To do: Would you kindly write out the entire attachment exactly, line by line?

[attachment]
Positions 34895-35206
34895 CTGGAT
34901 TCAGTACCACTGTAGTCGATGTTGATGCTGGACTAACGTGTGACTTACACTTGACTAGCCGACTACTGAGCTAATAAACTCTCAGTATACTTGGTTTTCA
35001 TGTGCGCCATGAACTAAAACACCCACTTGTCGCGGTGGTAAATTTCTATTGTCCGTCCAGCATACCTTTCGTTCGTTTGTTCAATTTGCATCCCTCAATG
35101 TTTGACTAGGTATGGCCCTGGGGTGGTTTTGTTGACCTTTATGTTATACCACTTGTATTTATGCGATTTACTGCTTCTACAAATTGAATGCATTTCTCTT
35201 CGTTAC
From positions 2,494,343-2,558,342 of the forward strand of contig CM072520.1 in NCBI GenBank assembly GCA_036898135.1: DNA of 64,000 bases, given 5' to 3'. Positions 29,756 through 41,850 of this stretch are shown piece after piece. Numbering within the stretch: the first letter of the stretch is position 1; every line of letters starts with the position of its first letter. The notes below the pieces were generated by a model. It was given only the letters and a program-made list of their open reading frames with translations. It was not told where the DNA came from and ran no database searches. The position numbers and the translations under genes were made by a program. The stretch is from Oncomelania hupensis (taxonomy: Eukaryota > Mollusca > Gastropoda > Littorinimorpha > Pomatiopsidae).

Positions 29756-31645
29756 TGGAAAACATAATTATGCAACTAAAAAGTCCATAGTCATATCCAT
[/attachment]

Positions 34895-35206
34895 CTGGAT
34901 TCAGTACCACTGTAGTCGATGTTGATGCTGGACTAACGTGTGACTTACACTTGACTAGCCGACTACTGAGCTAATAAACTCTCAGTATACTTGGTTTTCA
35001 TGTGCGCCATGAACTAAAACACCCACTTGTCGCGGTGGTAAATTTCTATTGTCCGTCCAGCATACCTTTCGTTCGTTTGTTCAATTTGCATCCCTCAATG
35101 TTTGACTAGGTATGGCCCTGGGGTGGTTTTGTTGACCTTTATGTTATACCACTTGTATTTATGCGATTTACTGCTTCTACAAATTGAATGCATTTCTCTT
35201 CGTTAC
From positions 2,494,343-2,558,342 of the forward strand of contig CM072520.1 in NCBI GenBank assembly GCA_036898135.1: DNA of 64,000 bases, given 5' to 3'. Positions 29,756 through 41,850 of this stretch are shown piece after piece. Numbering within the stretch: the first letter of the stretch is position 1; every line of letters starts with the position of its first letter. The notes below the pieces were generated by a model. It was given only the letters and a program-made list of their open reading frames with translations. It was not told where the DNA came from and ran no database searches. The position numbers and the translations under genes were made by a program. The stretch is from Oncomelania hupensis (taxonomy: Eukaryota > Mollusca > Gastropoda > Littorinimorpha > Pomatiopsidae).

Positions 29756-31645
29756 TGGAAAACATAATTATGCAACTAAAAAGTCCATAGTCATATCCAT